I got tired of having to hand-copy file paths into the InnoSetup script for PainlessSVN. I'm specifically referring to the Subversion server files. There's something like 278 files, that are in nested folders. I had just finished pasting in all the paths for Subversion 1.6.13, when 1.6.15 was released and I was seriously dreading repeating this whole excersise again.

I needed something that would recurse through both files and folders. It's easy doing one or the other, but not both at the same time (at least for me). I spent about 3 hours last night working on this. The good thing about this code is that I needed something similar for the new DeleteDevCrumbs utility that I'm polishing for release.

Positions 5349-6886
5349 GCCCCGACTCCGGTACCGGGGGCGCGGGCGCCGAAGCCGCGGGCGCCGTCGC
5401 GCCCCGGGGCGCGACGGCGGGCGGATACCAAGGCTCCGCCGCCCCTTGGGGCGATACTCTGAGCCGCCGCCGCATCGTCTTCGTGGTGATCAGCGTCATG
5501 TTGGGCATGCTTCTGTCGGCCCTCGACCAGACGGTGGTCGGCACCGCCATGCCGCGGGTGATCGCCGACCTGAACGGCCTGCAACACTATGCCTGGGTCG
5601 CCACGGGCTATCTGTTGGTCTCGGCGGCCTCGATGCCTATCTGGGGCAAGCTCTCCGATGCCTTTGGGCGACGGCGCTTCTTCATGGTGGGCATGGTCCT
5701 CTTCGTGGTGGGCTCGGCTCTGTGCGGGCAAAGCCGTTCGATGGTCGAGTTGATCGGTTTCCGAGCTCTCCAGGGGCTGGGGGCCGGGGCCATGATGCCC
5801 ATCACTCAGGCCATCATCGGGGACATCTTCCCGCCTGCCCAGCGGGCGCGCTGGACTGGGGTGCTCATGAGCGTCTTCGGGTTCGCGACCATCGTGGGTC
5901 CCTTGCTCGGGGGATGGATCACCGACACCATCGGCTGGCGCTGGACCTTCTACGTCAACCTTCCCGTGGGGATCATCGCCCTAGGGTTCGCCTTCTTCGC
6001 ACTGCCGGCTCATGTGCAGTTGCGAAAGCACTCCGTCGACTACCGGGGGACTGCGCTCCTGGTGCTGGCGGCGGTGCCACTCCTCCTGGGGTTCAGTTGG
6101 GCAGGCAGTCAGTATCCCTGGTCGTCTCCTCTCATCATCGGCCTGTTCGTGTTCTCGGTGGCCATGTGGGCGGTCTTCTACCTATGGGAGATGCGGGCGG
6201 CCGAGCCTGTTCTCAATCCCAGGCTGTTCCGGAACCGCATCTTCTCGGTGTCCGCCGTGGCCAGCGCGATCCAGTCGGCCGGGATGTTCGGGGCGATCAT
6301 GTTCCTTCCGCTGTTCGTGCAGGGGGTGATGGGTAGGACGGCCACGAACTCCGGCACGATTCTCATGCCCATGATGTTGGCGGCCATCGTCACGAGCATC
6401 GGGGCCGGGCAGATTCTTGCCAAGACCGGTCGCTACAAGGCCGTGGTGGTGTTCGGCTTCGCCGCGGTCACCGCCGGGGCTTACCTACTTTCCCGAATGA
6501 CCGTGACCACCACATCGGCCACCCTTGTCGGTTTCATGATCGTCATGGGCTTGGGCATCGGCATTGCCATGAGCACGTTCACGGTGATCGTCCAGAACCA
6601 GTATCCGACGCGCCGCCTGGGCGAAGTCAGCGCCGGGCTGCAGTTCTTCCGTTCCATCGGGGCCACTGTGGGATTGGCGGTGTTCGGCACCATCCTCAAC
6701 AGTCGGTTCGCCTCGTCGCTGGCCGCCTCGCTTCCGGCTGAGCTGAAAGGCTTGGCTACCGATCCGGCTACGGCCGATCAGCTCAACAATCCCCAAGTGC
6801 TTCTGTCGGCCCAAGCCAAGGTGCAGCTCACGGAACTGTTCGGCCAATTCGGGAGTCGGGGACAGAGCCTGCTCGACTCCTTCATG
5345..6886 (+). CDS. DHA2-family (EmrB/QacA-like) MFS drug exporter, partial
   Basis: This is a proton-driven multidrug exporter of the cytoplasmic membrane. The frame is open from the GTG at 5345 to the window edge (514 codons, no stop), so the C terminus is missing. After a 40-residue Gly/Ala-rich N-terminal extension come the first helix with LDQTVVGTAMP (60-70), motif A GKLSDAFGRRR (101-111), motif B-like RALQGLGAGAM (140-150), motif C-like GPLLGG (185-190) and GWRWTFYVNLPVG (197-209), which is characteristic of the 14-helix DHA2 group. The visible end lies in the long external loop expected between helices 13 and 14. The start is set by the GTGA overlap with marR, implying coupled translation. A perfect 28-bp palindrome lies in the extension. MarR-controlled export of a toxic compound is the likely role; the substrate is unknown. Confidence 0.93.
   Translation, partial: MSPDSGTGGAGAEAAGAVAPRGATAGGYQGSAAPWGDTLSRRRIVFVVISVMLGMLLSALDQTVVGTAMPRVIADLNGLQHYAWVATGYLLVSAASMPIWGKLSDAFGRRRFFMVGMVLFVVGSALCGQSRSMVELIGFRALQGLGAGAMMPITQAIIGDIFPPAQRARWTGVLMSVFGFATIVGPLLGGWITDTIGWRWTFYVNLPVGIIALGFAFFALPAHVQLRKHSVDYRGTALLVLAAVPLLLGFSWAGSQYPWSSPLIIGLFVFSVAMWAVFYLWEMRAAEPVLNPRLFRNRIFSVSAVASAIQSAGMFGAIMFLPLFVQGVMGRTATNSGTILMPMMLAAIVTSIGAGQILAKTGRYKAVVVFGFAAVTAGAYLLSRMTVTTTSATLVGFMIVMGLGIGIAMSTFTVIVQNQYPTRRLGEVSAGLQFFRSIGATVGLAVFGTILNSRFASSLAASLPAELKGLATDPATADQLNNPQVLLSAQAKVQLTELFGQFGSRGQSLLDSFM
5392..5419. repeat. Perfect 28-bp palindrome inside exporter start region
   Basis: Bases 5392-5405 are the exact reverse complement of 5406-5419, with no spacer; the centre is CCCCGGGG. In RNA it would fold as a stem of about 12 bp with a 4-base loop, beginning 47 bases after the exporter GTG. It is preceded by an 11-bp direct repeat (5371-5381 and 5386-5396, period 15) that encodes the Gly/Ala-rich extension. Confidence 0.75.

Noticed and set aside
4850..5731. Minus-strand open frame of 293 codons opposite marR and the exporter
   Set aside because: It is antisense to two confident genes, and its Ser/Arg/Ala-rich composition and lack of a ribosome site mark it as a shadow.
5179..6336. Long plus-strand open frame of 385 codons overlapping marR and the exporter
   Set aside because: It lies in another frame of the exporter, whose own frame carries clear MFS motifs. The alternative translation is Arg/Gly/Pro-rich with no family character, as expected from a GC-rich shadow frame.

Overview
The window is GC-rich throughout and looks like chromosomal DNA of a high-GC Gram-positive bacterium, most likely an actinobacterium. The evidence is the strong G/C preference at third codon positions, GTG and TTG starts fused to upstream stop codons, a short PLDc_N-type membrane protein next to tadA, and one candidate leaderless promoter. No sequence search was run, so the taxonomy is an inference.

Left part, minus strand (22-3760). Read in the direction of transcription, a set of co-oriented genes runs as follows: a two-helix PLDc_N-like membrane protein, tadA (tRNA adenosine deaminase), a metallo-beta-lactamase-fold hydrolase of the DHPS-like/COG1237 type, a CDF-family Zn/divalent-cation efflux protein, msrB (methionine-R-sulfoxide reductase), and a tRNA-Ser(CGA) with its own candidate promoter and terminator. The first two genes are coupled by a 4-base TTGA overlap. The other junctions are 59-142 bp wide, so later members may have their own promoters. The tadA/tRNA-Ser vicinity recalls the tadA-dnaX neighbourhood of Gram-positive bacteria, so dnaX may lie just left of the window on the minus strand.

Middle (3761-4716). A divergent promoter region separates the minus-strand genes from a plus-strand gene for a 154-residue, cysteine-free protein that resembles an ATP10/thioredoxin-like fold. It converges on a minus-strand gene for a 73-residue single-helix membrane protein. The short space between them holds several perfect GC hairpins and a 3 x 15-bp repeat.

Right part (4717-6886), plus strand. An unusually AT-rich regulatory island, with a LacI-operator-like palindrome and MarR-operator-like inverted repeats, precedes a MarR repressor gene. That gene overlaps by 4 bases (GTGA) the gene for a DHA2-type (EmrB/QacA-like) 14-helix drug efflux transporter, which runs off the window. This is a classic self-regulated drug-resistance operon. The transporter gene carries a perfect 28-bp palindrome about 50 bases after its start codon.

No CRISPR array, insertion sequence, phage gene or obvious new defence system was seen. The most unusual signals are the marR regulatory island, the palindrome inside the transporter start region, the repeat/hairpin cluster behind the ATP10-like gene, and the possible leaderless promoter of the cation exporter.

As it currently stands, this code will create a list of files from the directory that is passed in through a command-line argument, scan the child directories, and create a text file for you. The file will contain a ready made list that can be pasted right in the [Files] section of an InnoSetup script.

Here's a console app with this code: 

using System.Collections.Generic;
using System.IO;